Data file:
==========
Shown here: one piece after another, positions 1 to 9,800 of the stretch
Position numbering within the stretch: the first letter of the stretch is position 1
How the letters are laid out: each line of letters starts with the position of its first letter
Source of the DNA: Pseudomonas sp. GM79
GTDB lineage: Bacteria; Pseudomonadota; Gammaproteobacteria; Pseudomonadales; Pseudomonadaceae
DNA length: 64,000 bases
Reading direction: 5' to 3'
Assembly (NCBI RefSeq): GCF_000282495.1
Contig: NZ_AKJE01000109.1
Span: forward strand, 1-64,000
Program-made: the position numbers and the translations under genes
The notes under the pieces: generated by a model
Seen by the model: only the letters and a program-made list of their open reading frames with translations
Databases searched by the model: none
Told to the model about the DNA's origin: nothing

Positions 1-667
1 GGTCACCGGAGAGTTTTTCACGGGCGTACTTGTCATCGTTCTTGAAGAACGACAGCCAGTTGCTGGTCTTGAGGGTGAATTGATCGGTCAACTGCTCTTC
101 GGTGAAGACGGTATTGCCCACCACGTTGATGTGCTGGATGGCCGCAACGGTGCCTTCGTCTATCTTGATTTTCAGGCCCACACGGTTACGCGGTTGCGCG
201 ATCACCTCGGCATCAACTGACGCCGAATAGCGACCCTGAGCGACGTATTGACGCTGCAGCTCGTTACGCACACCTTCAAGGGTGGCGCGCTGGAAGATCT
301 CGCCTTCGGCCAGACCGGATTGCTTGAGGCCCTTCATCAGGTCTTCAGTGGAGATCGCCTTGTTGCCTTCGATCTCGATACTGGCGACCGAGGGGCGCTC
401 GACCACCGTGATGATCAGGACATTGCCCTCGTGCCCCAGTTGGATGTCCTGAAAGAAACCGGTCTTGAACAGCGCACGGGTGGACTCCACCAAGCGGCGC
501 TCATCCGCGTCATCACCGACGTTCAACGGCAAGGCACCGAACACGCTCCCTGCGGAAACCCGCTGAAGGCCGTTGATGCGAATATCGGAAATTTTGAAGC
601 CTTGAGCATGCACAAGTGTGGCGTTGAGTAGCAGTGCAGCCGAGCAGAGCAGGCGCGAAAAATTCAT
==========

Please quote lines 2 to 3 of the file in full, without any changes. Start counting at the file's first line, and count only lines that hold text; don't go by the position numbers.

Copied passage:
Position numbering within the stretch: the first letter of the stretch is position 1
How the letters are laid out: each line of letters starts with the position of its first letter